The Hero possesses a unique MP Gauge, storing up to 100MP, which depletes whenever he uses a special move. MP is restored whenever he hits opponents with attacks, and also restores gradually over time. Although his special moves completely rely on the MP Gauge, they possess tremendous utility. His neutral special, Frizz, is a fireball that travels fast, far and deals decent damage, allowing the Hero to disrupt enemy approaches. In addition, unlike other Frizz spells, Frizz has low vertical knockback, making it possible to start juggles or even true combos. Frizz can be charged into Frizzle, which can beat other projectiles and KO near the ledge at reasonable percentages, or Kafrizz for even more damage, knockback and traveling distance, turning it into a viable KO move even at mid percent. The Hero's side special, Zap, has good range for its startup, deals respectable damage and KOs at very high percentages. Zap can be charged into Zapple, which grants even more range and damage while being a vertical KO move at high percentages, or Kazap, which results in a attack that sacrifices speed and range for power, being able to KO most opponents center stage at a mere 50%. Additionally, Kazap has super armor frames, allowing it to resist oncoming attacks. Zap and its variants are disjointed melee attacks, giving them excellent range and rendering them immune to reflection and absorption. The Hero's up special, Woosh, is a quick recovery move and is also Hero's fastest and most reliable out of shield punish. Woosh can be charged into Swoosh, granting more vertical distance and horizontal mobility, or Kaswoosh, which provides tremendous vertical distance. Additionally, all Woosh spells leave behind tornadoes, which serve as lingering hitboxes that can damage opponents and gimp opposing recoveries or setup into devastating setups from below the ledge. Finally, his down special, Command Selection, gives the Hero a list of four random spells which offer a wide variety of effects. Most of these spells have significant advantages and little disadvantages, which can be seen here. The Command Selection can be cancelled by inputting the shield button, allowing the Hero to repeatedly switch the menu of spells until he has an ideal set of them.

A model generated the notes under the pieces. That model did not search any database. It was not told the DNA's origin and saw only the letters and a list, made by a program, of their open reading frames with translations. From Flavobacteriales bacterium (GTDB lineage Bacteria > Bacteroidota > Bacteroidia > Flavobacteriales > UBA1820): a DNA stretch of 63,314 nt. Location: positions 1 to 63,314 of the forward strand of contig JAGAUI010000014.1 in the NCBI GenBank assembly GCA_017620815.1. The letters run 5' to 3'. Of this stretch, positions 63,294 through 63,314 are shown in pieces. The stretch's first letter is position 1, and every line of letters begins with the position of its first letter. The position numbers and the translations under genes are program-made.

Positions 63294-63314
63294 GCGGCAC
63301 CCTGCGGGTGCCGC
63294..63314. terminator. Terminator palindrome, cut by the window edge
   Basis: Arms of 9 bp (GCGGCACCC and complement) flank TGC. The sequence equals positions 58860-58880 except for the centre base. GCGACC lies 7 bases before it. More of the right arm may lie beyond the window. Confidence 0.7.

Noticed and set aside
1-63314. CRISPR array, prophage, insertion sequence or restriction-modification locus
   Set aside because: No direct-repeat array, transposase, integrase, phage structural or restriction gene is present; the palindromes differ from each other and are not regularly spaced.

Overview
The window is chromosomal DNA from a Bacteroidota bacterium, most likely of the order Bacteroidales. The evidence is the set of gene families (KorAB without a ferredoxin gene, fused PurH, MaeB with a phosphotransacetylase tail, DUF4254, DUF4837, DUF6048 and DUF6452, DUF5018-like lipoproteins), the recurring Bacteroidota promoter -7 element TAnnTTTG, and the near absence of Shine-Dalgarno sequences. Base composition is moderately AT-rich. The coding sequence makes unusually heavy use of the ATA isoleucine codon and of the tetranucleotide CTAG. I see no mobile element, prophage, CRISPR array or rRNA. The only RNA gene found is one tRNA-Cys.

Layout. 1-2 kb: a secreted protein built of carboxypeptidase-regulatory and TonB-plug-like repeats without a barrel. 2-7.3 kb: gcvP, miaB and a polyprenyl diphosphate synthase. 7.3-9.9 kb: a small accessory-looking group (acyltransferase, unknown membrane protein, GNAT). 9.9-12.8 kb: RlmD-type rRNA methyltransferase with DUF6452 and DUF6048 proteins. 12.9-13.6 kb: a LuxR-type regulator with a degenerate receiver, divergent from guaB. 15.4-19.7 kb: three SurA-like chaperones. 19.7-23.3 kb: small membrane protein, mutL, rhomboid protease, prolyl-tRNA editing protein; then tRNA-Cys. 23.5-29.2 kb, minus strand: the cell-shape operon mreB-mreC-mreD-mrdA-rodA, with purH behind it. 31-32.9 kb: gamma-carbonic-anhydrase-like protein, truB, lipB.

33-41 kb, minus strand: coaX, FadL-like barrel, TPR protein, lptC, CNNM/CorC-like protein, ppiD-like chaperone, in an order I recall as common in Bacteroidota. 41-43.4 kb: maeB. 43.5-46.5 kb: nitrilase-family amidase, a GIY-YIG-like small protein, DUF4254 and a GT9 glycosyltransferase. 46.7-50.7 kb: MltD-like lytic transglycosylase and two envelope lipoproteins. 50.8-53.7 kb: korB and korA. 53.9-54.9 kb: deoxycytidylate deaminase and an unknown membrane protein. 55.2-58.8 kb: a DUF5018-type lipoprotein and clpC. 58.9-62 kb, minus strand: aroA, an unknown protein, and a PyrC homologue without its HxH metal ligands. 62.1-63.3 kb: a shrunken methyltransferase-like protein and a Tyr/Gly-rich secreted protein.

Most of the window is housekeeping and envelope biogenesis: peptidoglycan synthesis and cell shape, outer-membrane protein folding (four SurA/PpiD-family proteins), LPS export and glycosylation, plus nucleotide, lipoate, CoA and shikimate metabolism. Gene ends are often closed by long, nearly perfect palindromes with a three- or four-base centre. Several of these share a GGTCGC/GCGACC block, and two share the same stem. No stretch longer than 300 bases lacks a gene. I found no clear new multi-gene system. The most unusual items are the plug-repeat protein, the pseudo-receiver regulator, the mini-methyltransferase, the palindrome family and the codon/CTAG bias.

The Hero's smash attacks all share a unique perk: they have a 1/8 chance of striking with a critical hit, doubling their damage output and significantly increasing their knockback, allowing them to KO at extremely early percents. In addition, they cause the smash attacks to cause more shieldstun, making them slightly safer on shield. Even without this perk, the Hero's smash attacks have some utility: his forward smash is his strongest smash attack in both damage and knockback, having large range to boot, making it terrific for hard reads or punishes, his up smash has high vertical range, being a reliable anti-air option, good for halting aerial opponents' approaches while remaining a good KOing tool (though it suffers from nonexistent horizontal range, being unable to hit grounded opponents), and his down smash is his weakest smash attack, though it is also his fastest and can be used to punish rolls or spot dodges. Thus, it is a reliable edgeguarding attack in its own right.